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http://www3.haaretz.co.il/eng/scripts/show_katava.asp?id=31000&mador=4

Ha'aretz, October 23, 1998

Fun and games at Camp Gimmick

Despite nearly a week of so-called seclusion in the Maryland countryside, the most striking feature of the Wye summit is the very high level of grandstanding by those seeking approval at home

By David Makovsky, Ha'aretz

 

WASHINGTON - The organizers said before it all started that the Wye summit would not be another Camp David and they appear to be right - so far it seems to be more like Camp Gimmick. While the place is ostensibly secluded, Israeli officials behaved as if it were a stage, with right-wing supporters in Israel as the play's audience and President Bill Clinton, Vice President Al Gore, Secretary of State Madeleine Albright, CIA director George Tenet and the American peace team as mere props. This focus on gimmickry is sad from Prime Minister Benjamin Netanyahu's perspective, since it served mostly to distract attention from the merits of Israel's case, rather than amplify it.

While examples of gimmickry are plentiful, perhaps the most glaringly obvious moment came on Wednesday night after Netanyahu's aides declared, under instruction from above, that Israel would leave the talks if security issues were not resolved. This verbal threat was not deemed sufficient, so before the Secretary of State arrived at Netanyahu's quarters at Wye with the U.S. bridging proposals, members of the Israeli team dragged luggage out onto the lawn to reinforce the point. This fact was conveyed promptly to reporters, as was a declaration issued just before deadline time for the Israeli press that Netanyahu had set a four-hour deadline before he himself would leave. This threat was dropped four hours later.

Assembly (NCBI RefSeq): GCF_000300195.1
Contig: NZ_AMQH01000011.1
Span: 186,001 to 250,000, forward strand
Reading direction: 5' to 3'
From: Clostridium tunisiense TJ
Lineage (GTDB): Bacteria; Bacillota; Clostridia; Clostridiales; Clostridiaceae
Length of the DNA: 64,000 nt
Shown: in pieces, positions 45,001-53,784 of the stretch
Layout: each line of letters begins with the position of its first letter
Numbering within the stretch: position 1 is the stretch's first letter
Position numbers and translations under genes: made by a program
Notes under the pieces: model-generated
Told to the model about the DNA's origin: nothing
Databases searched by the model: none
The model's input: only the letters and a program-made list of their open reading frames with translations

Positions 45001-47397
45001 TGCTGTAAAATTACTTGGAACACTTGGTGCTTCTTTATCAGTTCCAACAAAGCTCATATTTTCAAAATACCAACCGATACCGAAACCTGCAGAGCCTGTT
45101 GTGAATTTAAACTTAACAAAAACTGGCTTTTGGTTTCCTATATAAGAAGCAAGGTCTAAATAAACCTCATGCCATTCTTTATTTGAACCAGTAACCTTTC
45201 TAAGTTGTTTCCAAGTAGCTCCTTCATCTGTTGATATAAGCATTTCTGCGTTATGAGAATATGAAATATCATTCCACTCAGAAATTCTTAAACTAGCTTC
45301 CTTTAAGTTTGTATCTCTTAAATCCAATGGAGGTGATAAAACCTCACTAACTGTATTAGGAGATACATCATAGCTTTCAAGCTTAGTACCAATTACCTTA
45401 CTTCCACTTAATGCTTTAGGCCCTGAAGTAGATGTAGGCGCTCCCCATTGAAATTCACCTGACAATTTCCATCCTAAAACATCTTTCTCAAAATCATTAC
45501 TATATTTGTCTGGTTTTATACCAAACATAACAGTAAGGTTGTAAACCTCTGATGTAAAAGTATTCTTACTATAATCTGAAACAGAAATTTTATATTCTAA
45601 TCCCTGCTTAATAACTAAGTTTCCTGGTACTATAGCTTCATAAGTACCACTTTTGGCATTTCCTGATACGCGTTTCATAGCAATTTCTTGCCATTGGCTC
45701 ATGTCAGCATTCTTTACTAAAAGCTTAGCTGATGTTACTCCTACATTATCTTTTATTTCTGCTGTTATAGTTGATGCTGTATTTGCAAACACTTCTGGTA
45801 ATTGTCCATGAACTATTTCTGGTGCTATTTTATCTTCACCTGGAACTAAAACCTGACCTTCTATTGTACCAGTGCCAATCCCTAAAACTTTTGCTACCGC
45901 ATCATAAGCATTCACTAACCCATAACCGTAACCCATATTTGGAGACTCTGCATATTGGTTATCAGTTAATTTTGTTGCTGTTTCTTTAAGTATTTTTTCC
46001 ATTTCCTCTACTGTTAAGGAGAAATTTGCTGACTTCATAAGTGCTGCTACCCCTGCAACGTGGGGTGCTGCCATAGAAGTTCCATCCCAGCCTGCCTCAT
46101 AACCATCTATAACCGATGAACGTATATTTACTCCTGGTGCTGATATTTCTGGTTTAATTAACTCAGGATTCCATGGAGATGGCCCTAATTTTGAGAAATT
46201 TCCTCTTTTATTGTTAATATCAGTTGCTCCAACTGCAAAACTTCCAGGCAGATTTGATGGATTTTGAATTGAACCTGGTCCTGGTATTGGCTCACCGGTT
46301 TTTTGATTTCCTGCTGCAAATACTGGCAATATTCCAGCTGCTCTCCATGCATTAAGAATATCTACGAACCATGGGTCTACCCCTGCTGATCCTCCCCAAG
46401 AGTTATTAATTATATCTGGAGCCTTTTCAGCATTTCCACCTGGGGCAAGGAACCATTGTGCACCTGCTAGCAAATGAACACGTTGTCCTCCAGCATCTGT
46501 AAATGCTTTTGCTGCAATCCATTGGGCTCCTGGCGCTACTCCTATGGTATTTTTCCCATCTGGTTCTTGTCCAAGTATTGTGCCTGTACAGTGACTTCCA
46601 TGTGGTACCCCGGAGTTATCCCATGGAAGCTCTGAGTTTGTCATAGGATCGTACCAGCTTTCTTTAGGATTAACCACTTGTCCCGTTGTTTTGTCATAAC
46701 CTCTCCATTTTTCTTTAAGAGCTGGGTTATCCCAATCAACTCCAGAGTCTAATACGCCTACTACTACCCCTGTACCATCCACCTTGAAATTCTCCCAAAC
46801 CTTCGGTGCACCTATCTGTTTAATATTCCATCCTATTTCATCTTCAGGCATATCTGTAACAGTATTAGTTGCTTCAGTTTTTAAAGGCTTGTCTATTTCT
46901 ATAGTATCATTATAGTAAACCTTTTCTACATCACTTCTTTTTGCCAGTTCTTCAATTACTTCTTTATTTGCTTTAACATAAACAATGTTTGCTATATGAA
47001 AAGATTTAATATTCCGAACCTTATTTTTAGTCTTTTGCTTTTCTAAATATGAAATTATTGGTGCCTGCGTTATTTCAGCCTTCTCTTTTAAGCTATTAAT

In the meantime, the Israeli press office, working under the assumption that the phone lines were bugged, notified reporters that they should prepare to leave for Andrews Air Force Base for a late-night press conference and subsequent departure. But the reporters were also advised not to check out just yet. (Israel Television reporter Ehud Ya'ari told Israeli officials that the treasury would have to foot the bill if he were to order expensive satellite time to Andrews after midnight, and then not use it. He was told to hold off, in that case.)

Yes, it's true that at Camp David, Egyptian President Anwar Sadat said toward the end that he wanted to order a helicopter to take him away, only to withdraw the threat once the crisis was resolved. However, Camp David featured neither the gimmickry nor the blatant attempt to manipulate the media that has characterized the Wye summit.

To shake, or not to shake

It was promptly leaked that Foreign Minister Ariel Sharon did not shake Palestinian Authority Chairman Yasser Arafat's hand when they met Monday night. This may have played well with Sharon's constituents back home, but it was never mentioned that Sharon had the courtesy to notify Arafat's adviser Mohammed Rashid in advance that he would skip the handshake and instead would nod a few times. In fact, Arafat and Sharon talked about farming over dinner.